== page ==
... upon as being no crime at all, and as having nothing blameable in it; nay, there are many persons who pride themselves on their refined taste in matters connected with eating and drinking: so far from being ashamed of employing their thoughts on the subject, it is their boast that they do it. St. Gregory, one of the Christian fathers, says: 'It is not the quantity or the quality of the meat, or drink, but the love of it that is condemned;' that is to say, the indulgence beyond the absolute demands ...
— Advice to Young Men • William Cobbett

... no other needed," Maxendorf urged. "For you the case is different. If you are one of those who love to strut about and boast of your nationality, if you are one of those in whom lingers the smallest particle of the falsest sentiment which the age of romance has ever handed down to us—what they call patriotism—then my words will be wasted. But here is the message which I have brought to you and to your people. This is ...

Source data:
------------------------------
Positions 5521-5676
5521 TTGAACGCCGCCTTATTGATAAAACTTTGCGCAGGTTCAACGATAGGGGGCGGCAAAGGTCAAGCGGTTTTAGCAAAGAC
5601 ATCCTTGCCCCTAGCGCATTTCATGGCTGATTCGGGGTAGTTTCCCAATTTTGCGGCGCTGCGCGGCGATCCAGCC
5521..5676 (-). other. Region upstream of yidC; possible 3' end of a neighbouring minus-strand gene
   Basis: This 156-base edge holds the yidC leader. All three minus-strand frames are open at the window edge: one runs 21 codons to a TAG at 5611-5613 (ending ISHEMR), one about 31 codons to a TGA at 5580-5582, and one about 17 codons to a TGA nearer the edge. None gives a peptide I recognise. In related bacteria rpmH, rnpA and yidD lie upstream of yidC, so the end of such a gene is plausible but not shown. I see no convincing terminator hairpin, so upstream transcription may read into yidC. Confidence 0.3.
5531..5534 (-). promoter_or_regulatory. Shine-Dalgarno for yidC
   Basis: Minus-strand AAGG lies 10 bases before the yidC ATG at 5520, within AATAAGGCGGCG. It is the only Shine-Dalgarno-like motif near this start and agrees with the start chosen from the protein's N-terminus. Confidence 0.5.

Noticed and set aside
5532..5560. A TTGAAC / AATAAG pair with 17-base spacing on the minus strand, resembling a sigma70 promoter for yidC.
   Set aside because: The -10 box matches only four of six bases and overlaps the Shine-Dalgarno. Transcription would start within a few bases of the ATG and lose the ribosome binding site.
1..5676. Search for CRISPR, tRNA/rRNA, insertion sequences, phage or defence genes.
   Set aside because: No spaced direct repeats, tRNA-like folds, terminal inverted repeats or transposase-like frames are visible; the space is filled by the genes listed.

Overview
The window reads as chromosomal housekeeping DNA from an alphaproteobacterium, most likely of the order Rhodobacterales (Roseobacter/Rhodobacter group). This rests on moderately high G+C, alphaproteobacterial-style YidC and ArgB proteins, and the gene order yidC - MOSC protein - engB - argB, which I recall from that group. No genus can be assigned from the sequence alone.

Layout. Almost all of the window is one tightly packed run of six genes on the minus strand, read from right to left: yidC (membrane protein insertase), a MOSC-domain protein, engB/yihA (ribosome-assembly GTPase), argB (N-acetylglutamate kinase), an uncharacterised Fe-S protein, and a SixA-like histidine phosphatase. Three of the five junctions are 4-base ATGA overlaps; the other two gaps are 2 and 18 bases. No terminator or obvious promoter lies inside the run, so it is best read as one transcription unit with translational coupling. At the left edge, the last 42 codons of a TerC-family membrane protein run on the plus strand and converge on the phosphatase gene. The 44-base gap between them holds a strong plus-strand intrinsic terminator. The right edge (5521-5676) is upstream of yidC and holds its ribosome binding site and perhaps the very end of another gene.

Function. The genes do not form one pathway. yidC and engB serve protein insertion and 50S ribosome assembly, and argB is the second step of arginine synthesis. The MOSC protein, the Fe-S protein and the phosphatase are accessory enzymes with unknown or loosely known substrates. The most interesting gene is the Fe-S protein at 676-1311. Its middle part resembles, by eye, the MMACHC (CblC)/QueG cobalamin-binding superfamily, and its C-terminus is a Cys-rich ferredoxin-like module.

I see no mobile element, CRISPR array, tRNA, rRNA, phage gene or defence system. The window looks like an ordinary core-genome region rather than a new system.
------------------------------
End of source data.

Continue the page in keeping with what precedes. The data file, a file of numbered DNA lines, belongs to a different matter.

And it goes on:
— A People's Man • E. Phillips Oppenheim

... Moorish grandeur and skill, as this Capitol is the pride of American architecture, you may see cut in stone a hand holding a key, surmounting the horse-shoe arch of the main gateway. They are the three types of strength, speed, and secresy, the boast of a now fallen Saracen race, sons of that sea of sand, the desert, who carried the glory of Islam to furthest Gades. In an evil hour of civil strife and bitter hatred of faction, the Alhambra was betrayed to Spain, 'to feed fat an ancient grudge' between political chiefs. The stronghold of ...
— History of the Thirty-Ninth Congress of the United States • Wiliam H. Barnes